STATES CHRONICLE – Diets and food habits have been a long-time subject of controversy, and they will most likely keep their status for a long time to come. So of course, whenever a new study claiming the benefits of one eating habit or another comes out, plenty other experts rush to correct the perennially misinformed masses.
As was the case with this most recent study coming from the University of California San Diego, which had a group of researchers claim that breast cancer recurrence risk is increased by midnight snacks. Of course, many parties jumped either to defend or to critique the study.
Following some 2,400 early stage breast cancer survivors, the team of researchers found that the less the night-time fast lasted, the higher the chances of the cancer returning. According to the findings, no eating for less than 13 hours was tied to a 36 percent higher chance of breast cancer returning and to a 21 percent higher risk of dying from the condition.
Still, being an observational study, as well as a meta-analysis, the researchers couldn’t really find a cause and effect relationship between the two, only a link. So the breast cancer returning could actually be tied to any number of other factors that relate to not fasting at night. And even the team has an idea of what that cause might be.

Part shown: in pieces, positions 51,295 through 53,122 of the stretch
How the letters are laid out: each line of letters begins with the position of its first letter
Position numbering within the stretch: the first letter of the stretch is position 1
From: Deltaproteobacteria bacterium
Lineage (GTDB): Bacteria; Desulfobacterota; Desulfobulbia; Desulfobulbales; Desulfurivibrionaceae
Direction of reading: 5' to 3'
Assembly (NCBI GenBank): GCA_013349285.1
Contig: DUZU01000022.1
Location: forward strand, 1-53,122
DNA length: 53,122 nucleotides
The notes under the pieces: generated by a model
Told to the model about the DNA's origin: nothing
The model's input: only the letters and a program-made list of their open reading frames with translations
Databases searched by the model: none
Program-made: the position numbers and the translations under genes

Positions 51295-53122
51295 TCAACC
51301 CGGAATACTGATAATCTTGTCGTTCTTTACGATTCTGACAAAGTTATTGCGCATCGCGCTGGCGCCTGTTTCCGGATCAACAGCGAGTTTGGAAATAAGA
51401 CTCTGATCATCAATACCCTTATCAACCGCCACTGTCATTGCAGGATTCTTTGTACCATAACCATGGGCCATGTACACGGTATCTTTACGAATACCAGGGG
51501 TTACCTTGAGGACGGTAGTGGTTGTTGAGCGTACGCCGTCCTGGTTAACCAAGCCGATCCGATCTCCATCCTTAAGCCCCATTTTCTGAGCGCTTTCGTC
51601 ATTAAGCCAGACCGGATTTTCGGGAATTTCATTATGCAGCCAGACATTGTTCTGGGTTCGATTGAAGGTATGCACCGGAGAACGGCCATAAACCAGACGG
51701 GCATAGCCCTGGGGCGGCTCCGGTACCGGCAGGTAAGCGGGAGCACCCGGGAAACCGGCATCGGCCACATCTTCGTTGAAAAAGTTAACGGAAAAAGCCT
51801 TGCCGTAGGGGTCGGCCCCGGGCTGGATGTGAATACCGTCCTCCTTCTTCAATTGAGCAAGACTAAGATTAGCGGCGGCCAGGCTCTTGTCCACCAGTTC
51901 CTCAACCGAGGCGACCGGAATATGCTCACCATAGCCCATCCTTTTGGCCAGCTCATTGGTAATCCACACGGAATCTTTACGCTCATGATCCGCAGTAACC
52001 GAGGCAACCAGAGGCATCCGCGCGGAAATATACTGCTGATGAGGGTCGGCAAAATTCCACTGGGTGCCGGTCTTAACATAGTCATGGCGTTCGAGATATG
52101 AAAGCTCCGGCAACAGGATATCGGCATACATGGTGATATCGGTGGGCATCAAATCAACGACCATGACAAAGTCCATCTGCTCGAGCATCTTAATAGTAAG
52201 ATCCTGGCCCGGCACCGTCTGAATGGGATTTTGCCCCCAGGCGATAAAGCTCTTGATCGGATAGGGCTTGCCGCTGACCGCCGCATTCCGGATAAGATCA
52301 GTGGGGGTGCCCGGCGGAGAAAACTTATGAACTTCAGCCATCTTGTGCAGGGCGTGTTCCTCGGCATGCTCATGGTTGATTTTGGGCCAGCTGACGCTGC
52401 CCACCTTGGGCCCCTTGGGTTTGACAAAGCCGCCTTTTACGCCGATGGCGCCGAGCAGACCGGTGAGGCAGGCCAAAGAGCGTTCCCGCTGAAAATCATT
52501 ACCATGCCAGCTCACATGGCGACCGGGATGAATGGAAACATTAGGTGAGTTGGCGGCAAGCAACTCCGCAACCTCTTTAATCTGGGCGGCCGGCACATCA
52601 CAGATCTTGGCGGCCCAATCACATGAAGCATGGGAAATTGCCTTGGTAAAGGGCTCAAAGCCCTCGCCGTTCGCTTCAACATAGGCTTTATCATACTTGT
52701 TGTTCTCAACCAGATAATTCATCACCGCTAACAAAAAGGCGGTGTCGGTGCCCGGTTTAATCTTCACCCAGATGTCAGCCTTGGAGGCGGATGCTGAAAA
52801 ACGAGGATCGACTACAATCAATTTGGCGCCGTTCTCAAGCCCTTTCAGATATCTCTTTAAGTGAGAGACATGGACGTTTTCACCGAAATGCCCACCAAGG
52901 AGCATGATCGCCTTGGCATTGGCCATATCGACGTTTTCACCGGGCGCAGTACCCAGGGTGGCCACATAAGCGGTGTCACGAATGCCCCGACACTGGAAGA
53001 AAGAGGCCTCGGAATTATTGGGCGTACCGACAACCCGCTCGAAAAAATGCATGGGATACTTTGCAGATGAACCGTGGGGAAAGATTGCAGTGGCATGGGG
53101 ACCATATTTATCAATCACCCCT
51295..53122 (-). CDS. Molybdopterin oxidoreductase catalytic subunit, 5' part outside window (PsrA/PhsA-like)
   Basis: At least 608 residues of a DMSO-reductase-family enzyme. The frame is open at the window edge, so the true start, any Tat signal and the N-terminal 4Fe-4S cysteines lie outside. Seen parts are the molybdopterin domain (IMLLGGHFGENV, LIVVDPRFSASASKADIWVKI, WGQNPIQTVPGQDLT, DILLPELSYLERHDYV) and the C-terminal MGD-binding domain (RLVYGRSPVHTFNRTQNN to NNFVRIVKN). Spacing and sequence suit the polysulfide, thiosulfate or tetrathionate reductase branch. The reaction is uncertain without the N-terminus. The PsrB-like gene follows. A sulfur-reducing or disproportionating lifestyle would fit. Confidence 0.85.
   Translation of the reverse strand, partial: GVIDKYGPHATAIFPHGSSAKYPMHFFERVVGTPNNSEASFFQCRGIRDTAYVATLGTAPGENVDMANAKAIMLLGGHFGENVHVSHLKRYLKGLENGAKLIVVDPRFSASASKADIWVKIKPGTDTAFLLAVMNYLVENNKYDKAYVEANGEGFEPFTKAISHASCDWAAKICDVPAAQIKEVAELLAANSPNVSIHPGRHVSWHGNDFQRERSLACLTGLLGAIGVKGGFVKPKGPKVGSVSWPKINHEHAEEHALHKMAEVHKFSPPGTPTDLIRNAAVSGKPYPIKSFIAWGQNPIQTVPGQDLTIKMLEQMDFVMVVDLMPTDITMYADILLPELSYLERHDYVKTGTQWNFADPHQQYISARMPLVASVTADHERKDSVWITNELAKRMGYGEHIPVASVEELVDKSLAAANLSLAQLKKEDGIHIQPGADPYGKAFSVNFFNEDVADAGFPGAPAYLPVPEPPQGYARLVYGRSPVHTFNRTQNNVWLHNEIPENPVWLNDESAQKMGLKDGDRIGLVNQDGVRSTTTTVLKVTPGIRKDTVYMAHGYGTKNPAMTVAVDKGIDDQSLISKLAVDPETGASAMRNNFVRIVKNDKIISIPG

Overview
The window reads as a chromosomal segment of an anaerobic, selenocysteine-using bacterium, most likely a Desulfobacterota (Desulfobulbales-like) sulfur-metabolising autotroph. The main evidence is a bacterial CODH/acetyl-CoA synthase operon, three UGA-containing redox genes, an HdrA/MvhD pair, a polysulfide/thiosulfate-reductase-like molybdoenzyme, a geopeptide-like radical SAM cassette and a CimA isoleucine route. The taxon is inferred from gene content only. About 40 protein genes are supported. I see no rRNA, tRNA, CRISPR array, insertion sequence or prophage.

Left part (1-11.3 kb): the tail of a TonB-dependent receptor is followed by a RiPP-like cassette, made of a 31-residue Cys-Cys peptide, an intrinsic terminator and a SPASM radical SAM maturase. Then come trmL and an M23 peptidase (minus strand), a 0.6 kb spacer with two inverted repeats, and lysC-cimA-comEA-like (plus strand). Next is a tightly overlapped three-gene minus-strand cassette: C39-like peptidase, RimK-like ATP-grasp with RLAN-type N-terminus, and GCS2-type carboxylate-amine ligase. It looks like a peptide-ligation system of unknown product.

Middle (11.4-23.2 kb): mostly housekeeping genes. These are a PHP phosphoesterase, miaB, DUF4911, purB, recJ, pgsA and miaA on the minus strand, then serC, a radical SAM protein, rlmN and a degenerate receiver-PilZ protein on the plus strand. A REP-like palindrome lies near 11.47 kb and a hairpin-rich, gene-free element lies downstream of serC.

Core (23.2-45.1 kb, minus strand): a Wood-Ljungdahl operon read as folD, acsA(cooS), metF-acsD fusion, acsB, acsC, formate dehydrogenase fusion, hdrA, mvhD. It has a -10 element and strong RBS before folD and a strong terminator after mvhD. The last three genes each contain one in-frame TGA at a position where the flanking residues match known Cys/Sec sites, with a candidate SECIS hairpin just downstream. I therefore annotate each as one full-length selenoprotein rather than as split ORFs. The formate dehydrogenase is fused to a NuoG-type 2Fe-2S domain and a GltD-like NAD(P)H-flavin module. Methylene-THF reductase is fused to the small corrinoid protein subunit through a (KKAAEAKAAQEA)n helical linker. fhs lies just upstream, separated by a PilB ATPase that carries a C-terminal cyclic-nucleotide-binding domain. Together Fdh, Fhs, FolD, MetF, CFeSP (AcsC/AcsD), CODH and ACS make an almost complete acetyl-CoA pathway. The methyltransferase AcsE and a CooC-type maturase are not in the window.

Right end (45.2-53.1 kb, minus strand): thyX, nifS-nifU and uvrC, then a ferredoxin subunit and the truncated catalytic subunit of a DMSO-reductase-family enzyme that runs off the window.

HbA1C, a marker of average blood sugar levels, has been previously tied to an increased risk of breast cancer. So it could just be that not eating for longer amounts decreases the levels of HbA1C in the system, simultaneously reducing the chances of the disease returning.
And so far, so good. The study promotes something healthy, nothing out of the ordinary or particularly controversial. So where did the critiques begin? Well, they began as the researchers started praising the benefits of fasting outside of their test results.
Recent times have seen more and groups having contrary opinions on the subject, with many praising fasting as something very healthy and natural, and others saying how it is actually bad for the body to spend too much time without eating.
Of course, both sides have some pretty compelling arguments, as well as their fair share of scientific data to back them up. So how should you feel about fasting? Well, it all depends on you. How does your body take to it? If you’re feeling particularly weakened, maybe the practice isn’t for you. But if you’re feeling fine, go for it. But make sure to check some guidelines first, don’t just go ahead and stop eating all by yourself.
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